As expected, women's average number of working hours per week is systematically less among spouses than among those who declared themselves heads of family (34 hours and 39 hours, respectively). Just as with activity rates, the women's working week tends to increase consistently across the income distribution, as shown Table 17, consequently helping decrease the hour differential between the sexes in the upper income brackets.

Finally, it is worth estimating the gender wage gap, according to the family typology adopted here, the position in the distribution deciles and status in the family, as set out in Table 18. In this connection, there are more than a few surprises. There is no wage gap between the sexes in the first four deciles of the distribution, regardless of the woman's status in the family, whether head or spouse. More striking still is that the reversed gender wage gap in the poorest income bracket favours the women heads of family by 30%. The unfavourable gap for women heads is accentuated from the fourth decile onwards. The widening earnings gap between the sexes, whether as heads or spouses, is seen in the upper half of the distribution curve, and is more marked in the final deciles, i.e. in positions where the women have more schooling, which may mean their career mobility is blocked as a result of sex discrimination on the labour market (it is difficult for women to access the apex of the occupation pyramid, regardless of how well endowed as human capital). Among the poorest, the gender wage gap is disappearing, which calls for supplementary research to explain the causes of such an abrupt turnaround.

Thus, it is not true that, in all circumstances, poor women are worse off than the men who share with them the same income bracket and position in the family. The earnings gap between the sexes varies noticeably with position in the family and income bracket, revealing that social inequalities do not necessarily reproduce the same gender hierarchies.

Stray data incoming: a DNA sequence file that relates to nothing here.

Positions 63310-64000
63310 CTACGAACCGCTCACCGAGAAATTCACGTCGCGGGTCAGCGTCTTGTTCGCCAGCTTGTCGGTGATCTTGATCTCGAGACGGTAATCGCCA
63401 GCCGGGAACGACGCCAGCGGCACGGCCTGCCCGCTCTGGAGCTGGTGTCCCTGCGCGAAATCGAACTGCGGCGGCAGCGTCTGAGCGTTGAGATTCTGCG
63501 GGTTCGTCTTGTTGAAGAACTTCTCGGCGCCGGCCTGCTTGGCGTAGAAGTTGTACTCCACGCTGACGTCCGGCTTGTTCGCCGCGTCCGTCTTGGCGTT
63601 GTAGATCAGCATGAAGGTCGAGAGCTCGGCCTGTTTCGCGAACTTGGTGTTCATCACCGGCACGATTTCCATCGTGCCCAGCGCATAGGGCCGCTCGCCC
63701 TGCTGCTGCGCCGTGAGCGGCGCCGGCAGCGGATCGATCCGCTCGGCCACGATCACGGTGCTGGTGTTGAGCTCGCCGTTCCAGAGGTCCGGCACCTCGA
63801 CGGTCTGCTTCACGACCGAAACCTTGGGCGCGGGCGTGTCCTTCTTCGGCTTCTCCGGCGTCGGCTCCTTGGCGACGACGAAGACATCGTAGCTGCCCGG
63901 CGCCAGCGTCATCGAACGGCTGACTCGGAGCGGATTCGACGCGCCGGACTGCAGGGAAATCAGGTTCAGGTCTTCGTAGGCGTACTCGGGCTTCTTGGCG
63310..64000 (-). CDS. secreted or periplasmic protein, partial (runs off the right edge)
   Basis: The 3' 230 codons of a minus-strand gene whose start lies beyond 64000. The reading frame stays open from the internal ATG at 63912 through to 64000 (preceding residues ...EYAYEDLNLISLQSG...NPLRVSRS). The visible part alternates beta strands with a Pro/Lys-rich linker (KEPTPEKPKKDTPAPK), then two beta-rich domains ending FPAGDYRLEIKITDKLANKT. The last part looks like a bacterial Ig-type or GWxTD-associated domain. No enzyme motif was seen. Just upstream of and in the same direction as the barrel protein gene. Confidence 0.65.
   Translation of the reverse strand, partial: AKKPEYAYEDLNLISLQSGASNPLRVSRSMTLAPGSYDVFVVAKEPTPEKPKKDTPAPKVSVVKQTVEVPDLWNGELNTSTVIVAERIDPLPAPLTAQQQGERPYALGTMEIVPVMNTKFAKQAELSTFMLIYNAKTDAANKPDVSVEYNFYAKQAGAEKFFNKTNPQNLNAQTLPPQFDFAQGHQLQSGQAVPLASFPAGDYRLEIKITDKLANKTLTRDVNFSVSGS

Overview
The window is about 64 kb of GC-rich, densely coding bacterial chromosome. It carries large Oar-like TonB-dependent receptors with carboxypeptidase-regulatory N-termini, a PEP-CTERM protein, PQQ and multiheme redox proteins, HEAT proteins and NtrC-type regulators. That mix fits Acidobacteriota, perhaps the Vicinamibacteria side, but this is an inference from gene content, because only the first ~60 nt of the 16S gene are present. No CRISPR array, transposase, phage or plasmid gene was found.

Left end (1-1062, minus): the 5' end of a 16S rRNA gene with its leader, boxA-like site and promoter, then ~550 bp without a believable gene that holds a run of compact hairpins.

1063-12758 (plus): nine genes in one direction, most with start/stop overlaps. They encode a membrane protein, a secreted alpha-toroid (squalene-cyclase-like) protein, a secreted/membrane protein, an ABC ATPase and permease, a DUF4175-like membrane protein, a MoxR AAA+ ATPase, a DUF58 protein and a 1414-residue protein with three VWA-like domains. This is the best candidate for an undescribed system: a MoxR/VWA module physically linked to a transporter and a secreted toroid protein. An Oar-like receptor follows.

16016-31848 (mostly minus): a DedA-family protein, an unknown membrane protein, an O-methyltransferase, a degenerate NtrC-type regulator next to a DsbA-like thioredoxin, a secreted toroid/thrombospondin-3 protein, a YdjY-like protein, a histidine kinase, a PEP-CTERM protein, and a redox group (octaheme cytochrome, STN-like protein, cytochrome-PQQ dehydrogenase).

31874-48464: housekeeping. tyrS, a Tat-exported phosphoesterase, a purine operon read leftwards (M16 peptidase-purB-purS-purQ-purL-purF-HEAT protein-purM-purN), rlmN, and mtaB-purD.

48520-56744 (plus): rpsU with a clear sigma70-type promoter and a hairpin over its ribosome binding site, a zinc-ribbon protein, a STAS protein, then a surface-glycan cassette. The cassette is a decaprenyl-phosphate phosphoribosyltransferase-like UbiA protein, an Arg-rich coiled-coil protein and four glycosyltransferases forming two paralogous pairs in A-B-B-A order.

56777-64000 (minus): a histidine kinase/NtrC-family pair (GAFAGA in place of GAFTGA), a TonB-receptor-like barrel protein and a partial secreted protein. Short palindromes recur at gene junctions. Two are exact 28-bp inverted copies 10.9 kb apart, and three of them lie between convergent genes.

Note that, as one follows the income distribution curve upwards, schooling does not seem to be the variable that would explain men earning more than women. If the data on years of study is disaggregated by income distribution decile, women's mean level of schooling is higher than men's in all income classes, except in the upper decile, as in Table 19.



Table 18 suggests, intuitively, that the definition of family head in the nuclear arrangements, arises from a market convention, the reference datum being the highest salary and no longer non-monetary criteria (authority, seniority).

It can thus be seen that women have changed, and families too, but what seems unchanged is women's commitment and responsibility towards children and elderly dependents – i.e. the family sphere in general – regardless of type of family. The overload is evident, because women, as heads of families, assume a large part of the onus on their own or, as spouses, prejudice their career chances. The PNAD 2003 indicates that, while women devote an average of 28 hours per week to domestic tasks (36 hours, if inactive and 23 hours, if occupied), when men do so7, they spend less time, 11 hours (14, if inactive, and 10, if occupied). Not to mention that the sexual division of labour is reproduced in domestic work: men and women perform quite different activities, particularly in terms of value and interest, as demonstrated in innumerable studies of budgeting, time allocation and relations among employment, family and gender (Scalon and Araújo, 2004).

Europeans already know this and emphasize that EU member countries should adopt "gender-friendly policies" (Esping-Andersen, 2002) to enhance the social protection system in such a way as to reduce the "trade-offs" between family life and career, and raise the degree of social inclusion, reducing levels of vulnerability that are incompatible with high standards of social equity and well-being. These gender-friendly policies, which have been highly successful in Denmark, would consist in ensuring institutional support for reconciling work and family life, by reducing costs and increasing benefits. Esping-Andersen regards such policies as inevitably family-friendly too, and yield returns not just for women, but for society as whole.

Summarising, we can conclude that:

1) the absence or presence of children is decisive in determining position on the income distribution curve: their numbers increase in the lower tail end of the curve and decrease in the upper deciles. Thus, every policy intended to have redistributive impact in Brazil must privilege the children, because they are concentrated in the lower deciles and their presence is a factor in increasing family vulnerability;